Amid "Occupy," protest music gets rebirth

Mark Taylor-Canfield, a protestor with the "Occupy Seattle" movement, burns his Bank of America debit card as he demonstrates, Saturday, Oct. 15, 2011, in downtown Seattle. (AP Photo/Ted S. Warren)
Ted S. Warren

The night before the Oct. 6 start of the occupation of Freedom Plaza, the singer-songwriting duo Emma's Revolution stood before a packed protest-planning rally at Busboys and Poets, fiddling with chords, harmonies and a lyric sheet.

They were in town from Occupy Boston and were still getting the hang of a song they had been inspired to write on the road down: "Occupy D.C."

Who are we? Occupy D.C.

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The crowd loved it, but Pat Humphries and Sandy O weren't satisfied. Starting from scratch, Humphries crafted new lyrics and a melody, and they worked out the harmonies. The next evening, they carried their acoustic guitars to Freedom Plaza and performed "Occupy the U.S.A." for the first time.


Welcome to the U.S. occupation

To win the hearts and minds

Defend all humankind

Tell the banks and the corporations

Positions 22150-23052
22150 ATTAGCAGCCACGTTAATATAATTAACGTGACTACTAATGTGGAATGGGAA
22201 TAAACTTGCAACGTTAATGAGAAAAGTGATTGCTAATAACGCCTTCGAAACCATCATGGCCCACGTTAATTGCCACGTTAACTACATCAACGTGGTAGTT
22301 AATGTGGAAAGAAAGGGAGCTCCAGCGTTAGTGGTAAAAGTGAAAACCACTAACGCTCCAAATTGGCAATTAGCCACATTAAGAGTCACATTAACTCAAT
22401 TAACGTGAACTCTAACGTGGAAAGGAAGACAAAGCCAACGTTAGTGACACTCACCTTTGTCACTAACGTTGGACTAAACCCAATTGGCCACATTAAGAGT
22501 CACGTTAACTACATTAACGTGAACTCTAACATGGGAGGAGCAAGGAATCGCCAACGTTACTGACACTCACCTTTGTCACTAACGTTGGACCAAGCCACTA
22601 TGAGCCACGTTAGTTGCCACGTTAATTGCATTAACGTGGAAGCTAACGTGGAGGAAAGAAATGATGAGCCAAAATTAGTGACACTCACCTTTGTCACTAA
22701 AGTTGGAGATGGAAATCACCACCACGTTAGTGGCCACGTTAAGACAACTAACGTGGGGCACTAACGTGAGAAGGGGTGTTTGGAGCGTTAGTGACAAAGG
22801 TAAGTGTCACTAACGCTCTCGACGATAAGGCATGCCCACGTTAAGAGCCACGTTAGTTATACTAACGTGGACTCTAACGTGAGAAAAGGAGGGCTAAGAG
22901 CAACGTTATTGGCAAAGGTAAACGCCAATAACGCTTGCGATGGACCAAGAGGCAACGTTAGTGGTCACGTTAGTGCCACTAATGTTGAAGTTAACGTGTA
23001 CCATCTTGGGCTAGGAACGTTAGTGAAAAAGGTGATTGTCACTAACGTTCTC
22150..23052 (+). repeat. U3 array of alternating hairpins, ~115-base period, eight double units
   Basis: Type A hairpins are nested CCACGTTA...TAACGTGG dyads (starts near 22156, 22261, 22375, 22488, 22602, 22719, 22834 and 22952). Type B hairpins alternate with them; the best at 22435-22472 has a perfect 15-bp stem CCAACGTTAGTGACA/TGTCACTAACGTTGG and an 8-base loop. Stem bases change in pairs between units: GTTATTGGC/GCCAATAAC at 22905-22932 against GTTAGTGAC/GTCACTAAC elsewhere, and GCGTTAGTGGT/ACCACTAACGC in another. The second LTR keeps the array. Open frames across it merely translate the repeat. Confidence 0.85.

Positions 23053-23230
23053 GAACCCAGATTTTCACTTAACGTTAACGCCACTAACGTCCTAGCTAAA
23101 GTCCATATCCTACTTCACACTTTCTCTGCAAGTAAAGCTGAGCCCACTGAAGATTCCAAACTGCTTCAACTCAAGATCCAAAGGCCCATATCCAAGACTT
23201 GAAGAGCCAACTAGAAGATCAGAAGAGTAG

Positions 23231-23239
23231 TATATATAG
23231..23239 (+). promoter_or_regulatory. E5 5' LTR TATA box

We're here to occupy the U.S.A.

Sample verse:

We support our unions

And our right to organize

Students, homeless, immigrants

Are strengthening their ties

We have struggled far too long

Now let this be a sign

One percent in power

Meet the other 99!

"Sometimes, we walk away after an event and think [a new song] didn't quite get it," Humphries says. "Sometimes, we walk away and think, yes!"

This time felt like a yes to the women, but who knows? The first singles on the soundtrack of the revolution are being written on the fly and downloaded as we speak. Every songwriter secretly hopes to compose an anthem worthy of Dylan, Odetta, Chuck D, the Clash - pick your idol - but fans and critics will be the judge of that.

For now, what's interesting about this new movement music is the role it's playing in the organizing and how it identifies deeper streams that seem to link disparate cultures of rebellion in the United States and other parts of the world.

The Arab Spring; the pro-union demonstrations this year in Madison, Wis.; the plight of illegal immigrants; the execution of Troy Davis, and disenchantment with President Obama are among the themes that have inspired multiple songs by various artists in recent months.

"The Arab Spring really accelerated everything," Sandy O says. "I think the Arab Spring is why Madison happened the way it did and why the occupations are happening the way they're happening."

Mount Rainier-based Emma's Revolution saluted the Arab Spring in a new song called "Rise" and addressed Madison in "Stand Together."

The duo wrote "Occupy the U.S.A." as "a rally song to reflect back to the people that we as activist musicians are with them," Sandy O says. "It's really about them, it's for them, and it's something we want them to use."